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Tuesday, June 16, 2015

Walter Launt Palmer: Painting the Moment at the Albany Institute of History & Art

Wheat and Poppies, 1889-90 pastel on paper
Everybody knows the blockbuster show of the summer is Van Gogh at the Clark - all the more reason you should check out the work of his Albany contemporary, Walter Launt Palmer, on view at the Albany Institute of History & Art through Aug. 16. Born into an artistic family in 1854 (Vincent was one year older), Palmer started early and enjoyed a long, successful painting career. At first he held to the Victorian mode, but by the 1880s he was a full-on American Impressionist, no doubt influenced by the same movement that brought us the ever astonishing Van Gogh.

Library at Arbour Hill, 1898 oil on canvas
This comprehensive exhibition of Palmer's three significant series fills the big upstairs gallery of the Institute, which owns most of the paintings presented here (a select few are borrowed from private collectors). It begins with early still life and nature sketches, revealing a very skilled hand that would later be put to the particular task of painting lavish interiors. Two of those highly detailed works that he was regularly commissioned to make depict rooms in the house that gave Arbor Hill its name (now known as the Ten Broeck Mansion) and, with their dark, Victorian air, show why Palmer eventually stopped this pursuit - it was ruining his vision.

Venetian Scene 1890-1900
watercolor and pastel on paper
Transitioning through better interiors painted in England, Palmer re-emerged into the light, and an extremely adept landscape and cityscape painter was allowed to blossom. The influence he acquired during extended visits to France and, especially, Venice led to a finely tuned sense of atmosphere that at times recalls the Luminists (George Inness, for example) but also reveals Palmer as a latter-day Hudson River School painter (he was tutored at an early age by Frederic Edwin Church). There are several mountain views included in this exhibition, and they are as good as most produced by the members of that great group.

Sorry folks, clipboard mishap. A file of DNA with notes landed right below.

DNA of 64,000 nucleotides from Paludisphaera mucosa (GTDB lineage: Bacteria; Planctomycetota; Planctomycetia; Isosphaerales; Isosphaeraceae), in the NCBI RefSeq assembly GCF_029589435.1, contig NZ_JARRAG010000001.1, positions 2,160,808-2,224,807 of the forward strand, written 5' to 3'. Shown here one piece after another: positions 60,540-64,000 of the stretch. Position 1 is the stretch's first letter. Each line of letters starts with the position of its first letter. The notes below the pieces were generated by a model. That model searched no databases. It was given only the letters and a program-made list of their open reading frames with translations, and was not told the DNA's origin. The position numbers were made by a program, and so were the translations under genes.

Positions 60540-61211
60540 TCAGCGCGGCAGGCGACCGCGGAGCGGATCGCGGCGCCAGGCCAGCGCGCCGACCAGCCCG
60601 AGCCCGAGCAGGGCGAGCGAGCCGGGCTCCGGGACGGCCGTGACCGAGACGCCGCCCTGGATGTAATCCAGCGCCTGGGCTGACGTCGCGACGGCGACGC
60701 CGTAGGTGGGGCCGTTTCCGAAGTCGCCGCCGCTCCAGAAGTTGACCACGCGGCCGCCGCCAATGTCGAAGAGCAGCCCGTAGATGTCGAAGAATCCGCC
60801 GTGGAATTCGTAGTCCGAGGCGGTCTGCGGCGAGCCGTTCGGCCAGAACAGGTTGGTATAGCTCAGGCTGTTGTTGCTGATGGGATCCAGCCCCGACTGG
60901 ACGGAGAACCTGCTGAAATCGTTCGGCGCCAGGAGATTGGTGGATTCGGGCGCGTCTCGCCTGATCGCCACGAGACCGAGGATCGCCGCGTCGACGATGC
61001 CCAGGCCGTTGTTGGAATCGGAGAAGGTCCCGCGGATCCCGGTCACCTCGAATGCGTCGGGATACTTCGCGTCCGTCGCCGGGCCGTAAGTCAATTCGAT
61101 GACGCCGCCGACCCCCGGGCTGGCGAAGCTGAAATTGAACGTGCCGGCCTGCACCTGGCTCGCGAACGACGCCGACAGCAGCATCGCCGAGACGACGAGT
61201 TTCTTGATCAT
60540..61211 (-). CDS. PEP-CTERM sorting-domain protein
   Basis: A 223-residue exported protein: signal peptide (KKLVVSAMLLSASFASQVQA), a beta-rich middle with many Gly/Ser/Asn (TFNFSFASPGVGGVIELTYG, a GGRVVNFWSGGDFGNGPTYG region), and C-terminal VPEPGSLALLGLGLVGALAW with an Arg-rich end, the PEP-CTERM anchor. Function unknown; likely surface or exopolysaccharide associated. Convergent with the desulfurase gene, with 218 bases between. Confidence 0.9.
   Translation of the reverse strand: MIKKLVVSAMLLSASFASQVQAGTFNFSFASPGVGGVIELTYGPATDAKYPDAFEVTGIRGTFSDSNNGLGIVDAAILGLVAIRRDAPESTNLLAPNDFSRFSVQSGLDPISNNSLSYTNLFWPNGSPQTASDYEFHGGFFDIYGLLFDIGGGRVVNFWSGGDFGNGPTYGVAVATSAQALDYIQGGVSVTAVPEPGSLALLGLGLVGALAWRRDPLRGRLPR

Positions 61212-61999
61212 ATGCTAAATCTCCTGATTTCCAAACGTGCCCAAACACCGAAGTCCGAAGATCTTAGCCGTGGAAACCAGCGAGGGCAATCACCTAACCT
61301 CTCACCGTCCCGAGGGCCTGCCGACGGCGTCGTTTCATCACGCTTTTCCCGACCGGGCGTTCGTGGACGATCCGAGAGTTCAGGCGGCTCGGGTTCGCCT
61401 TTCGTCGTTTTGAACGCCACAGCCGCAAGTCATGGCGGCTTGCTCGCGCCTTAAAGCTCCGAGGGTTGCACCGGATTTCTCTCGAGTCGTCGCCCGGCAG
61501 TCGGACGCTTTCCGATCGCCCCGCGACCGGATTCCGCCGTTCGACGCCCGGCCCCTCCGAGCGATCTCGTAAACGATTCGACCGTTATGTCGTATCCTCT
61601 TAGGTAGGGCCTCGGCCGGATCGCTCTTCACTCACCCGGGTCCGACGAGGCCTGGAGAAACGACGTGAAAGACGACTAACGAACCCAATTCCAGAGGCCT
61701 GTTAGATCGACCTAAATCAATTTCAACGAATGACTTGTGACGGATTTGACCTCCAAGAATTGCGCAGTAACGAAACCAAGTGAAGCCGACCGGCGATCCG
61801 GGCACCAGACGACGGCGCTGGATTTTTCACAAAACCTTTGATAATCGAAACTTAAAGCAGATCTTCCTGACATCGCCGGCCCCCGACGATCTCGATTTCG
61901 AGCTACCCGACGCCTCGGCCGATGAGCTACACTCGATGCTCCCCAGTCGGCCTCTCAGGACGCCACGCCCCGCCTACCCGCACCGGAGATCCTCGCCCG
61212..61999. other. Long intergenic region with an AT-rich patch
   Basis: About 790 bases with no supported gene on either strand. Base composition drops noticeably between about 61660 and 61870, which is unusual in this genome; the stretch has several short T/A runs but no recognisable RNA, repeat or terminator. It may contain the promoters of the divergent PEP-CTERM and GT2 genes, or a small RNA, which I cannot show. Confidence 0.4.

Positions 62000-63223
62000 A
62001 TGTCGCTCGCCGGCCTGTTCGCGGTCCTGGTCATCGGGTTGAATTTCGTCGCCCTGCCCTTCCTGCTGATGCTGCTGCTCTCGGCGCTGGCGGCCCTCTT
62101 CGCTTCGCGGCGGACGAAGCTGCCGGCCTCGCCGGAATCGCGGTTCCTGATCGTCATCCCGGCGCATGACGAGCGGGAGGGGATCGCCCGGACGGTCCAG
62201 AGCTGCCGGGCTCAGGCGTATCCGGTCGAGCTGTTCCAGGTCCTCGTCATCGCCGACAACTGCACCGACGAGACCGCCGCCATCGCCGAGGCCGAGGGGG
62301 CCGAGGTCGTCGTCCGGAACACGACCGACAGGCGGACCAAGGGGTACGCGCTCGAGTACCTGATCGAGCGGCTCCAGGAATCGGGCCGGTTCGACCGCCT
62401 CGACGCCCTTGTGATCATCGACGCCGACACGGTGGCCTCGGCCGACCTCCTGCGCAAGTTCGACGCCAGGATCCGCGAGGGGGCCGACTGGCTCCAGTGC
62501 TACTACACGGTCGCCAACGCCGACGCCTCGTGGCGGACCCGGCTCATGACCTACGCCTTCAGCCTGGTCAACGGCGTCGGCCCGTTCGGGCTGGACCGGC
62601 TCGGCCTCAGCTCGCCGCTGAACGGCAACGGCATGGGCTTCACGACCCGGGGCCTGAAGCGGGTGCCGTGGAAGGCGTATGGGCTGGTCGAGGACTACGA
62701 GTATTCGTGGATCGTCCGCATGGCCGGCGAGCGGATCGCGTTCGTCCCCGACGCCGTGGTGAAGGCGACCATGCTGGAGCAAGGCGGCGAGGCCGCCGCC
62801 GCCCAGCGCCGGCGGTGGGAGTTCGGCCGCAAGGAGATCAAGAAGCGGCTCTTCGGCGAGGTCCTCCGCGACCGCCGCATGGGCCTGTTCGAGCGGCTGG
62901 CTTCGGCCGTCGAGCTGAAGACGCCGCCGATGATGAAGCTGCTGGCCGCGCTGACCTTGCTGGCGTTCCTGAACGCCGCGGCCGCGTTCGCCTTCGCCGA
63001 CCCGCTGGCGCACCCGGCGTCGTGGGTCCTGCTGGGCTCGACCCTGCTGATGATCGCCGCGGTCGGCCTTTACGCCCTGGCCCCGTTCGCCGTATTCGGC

Catskill Clove, 1880 pastel on paperboard
Eventually, Palmer became known as a painter of snow scenes, which he executed in a range of modes featuring subtle shades, surprising colors, and the intensity of his final frosted fantasy (shown at the end of this post). One reason I like these paintings is that they remind me of Salem, N.Y., painter Harry Orlyk's vividly colorful explorations of snowy landscapes, and it's gratifying to feel there is a continuous chain of regional artists going back through the centuries.

Winter Twilight, 1903 oil on canvas
In usual Institute fashion, Painting the Moment is amply labeled with informative details about the artist, his times, and not only the pictures themselves, but the people and places they depict. This adds to the overall experience of the exhibition as a window on Albany's past as a significant center of wealth and power.

It's worth noting that the Albany Institute is also featuring Triple Play, a trio of baseball exhibitions that will hold the attention of fans and non-fans alike for hours. It runs through July 26.

The White World, 1932 oil on canvas

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